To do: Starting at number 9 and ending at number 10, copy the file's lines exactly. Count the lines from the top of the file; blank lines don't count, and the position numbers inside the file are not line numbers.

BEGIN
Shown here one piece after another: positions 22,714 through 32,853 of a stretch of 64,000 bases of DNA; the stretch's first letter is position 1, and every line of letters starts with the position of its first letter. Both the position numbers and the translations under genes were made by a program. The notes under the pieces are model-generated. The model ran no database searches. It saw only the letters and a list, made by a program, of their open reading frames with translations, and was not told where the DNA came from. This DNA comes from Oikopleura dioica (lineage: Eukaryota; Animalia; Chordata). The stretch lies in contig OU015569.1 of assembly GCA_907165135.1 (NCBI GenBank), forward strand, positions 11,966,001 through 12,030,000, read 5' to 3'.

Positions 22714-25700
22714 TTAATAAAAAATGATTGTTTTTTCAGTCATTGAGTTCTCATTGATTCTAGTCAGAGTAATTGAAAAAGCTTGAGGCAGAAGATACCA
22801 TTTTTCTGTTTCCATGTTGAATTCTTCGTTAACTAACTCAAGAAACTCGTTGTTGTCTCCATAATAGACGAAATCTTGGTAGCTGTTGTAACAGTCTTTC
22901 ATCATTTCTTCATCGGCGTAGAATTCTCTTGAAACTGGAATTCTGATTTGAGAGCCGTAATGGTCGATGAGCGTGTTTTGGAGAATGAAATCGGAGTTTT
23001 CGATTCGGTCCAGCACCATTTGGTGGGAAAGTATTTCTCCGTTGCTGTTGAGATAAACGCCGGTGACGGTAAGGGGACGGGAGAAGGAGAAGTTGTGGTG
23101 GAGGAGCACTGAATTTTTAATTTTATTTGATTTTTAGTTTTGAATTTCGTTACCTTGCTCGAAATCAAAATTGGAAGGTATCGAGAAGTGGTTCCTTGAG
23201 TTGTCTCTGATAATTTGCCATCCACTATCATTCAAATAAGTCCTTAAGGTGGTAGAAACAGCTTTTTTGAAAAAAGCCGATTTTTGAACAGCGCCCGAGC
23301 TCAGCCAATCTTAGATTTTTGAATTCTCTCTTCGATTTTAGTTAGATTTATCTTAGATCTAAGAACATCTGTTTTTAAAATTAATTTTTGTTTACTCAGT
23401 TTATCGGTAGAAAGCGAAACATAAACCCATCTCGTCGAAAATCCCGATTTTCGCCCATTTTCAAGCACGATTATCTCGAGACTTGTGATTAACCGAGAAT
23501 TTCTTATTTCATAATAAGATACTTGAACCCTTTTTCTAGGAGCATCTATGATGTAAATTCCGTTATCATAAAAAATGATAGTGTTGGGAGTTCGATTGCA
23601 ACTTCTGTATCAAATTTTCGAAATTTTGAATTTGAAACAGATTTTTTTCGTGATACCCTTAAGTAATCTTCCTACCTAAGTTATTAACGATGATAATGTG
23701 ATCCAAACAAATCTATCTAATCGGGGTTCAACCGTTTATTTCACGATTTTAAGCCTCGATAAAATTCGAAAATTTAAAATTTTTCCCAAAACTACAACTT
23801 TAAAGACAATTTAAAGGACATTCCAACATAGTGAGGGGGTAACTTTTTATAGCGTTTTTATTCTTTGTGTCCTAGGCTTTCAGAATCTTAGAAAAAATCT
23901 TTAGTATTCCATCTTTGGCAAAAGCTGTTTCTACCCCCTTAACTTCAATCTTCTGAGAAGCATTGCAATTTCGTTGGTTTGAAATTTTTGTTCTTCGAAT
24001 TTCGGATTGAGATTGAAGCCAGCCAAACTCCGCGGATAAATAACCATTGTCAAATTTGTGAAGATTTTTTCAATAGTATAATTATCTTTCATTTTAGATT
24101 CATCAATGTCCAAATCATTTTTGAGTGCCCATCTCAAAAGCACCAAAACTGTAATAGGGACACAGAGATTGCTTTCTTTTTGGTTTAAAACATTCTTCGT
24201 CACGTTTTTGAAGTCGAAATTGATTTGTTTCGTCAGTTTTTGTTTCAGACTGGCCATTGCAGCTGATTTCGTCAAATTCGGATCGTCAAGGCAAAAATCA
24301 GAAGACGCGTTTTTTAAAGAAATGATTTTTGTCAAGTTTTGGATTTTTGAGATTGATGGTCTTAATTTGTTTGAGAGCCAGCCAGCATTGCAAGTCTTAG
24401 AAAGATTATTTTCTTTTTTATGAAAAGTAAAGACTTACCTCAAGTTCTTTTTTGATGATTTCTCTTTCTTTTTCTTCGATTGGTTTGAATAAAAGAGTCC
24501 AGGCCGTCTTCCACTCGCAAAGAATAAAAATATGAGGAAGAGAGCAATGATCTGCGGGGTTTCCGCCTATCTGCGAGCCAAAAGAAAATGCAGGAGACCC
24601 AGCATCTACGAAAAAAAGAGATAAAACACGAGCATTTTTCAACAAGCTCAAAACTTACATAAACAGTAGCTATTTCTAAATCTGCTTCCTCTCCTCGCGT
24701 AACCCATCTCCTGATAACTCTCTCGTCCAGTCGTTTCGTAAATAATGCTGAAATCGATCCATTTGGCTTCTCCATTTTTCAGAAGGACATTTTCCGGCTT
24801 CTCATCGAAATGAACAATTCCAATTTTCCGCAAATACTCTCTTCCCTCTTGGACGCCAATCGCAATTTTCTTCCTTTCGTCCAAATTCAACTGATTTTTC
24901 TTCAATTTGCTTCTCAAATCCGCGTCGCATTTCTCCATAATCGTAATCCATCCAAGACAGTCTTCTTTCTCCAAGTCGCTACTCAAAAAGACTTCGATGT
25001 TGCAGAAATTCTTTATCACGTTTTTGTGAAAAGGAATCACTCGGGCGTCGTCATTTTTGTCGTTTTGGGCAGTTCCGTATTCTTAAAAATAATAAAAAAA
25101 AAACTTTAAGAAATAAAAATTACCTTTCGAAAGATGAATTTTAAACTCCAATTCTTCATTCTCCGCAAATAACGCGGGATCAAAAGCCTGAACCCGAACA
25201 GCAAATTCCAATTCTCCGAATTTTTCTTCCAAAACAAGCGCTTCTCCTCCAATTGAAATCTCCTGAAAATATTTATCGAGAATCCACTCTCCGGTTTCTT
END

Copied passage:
23301 TCAGCCAATCTTAGATTTTTGAATTCTCTCTTCGATTTTAGTTAGATTTATCTTAGATCTAAGAACATCTGTTTTTAAAATTAATTTTTGTTTACTCAGT
23401 TTATCGGTAGAAAGCGAAACATAAACCCATCTCGTCGAAAATCCCGATTTTCGCCCATTTTCAAGCACGATTATCTCGAGACTTGTGATTAACCGAGAAT